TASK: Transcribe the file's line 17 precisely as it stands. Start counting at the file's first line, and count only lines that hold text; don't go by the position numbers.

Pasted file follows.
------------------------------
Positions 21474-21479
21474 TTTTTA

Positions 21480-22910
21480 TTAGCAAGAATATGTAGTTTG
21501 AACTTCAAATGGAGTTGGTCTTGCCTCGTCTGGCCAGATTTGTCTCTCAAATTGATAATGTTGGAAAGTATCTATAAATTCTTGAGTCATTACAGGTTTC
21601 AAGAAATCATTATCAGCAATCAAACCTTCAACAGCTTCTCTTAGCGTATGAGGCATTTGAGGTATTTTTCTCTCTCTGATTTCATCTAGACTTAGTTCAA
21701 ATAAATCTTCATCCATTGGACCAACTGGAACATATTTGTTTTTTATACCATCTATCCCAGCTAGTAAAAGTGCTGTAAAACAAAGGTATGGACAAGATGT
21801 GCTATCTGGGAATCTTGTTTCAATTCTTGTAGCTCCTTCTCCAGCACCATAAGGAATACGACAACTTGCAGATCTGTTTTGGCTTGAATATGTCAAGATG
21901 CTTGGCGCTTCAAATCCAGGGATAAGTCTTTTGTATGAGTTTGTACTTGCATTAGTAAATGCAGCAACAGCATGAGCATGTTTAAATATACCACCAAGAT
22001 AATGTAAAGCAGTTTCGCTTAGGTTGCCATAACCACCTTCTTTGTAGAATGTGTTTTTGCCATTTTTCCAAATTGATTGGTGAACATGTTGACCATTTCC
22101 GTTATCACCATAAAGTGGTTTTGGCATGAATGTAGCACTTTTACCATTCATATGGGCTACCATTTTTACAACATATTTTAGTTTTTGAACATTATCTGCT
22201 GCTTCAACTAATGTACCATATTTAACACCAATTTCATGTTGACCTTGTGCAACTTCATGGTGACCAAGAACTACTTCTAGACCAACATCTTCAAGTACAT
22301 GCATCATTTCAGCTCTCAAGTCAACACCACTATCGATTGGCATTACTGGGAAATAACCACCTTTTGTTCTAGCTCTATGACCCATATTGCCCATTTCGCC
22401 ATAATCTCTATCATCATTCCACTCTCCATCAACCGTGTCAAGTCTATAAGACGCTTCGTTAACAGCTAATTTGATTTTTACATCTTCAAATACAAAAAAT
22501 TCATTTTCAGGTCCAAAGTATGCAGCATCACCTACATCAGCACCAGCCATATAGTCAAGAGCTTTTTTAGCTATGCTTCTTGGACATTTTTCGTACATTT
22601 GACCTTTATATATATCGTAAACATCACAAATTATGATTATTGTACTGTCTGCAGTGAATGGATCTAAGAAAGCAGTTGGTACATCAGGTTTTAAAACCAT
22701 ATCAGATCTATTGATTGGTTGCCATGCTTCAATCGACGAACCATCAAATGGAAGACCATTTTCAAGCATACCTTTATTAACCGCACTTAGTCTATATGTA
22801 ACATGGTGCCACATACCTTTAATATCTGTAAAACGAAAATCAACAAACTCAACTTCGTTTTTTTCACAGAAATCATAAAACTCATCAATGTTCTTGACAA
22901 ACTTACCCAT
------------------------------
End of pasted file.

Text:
22701 ATCAGATCTATTGATTGGTTGCCATGCTTCAATCGACGAACCATCAAATGGAAGACCATTTTCAAGCATACCTTTATTAACCGCACTTAGTCTATATGTA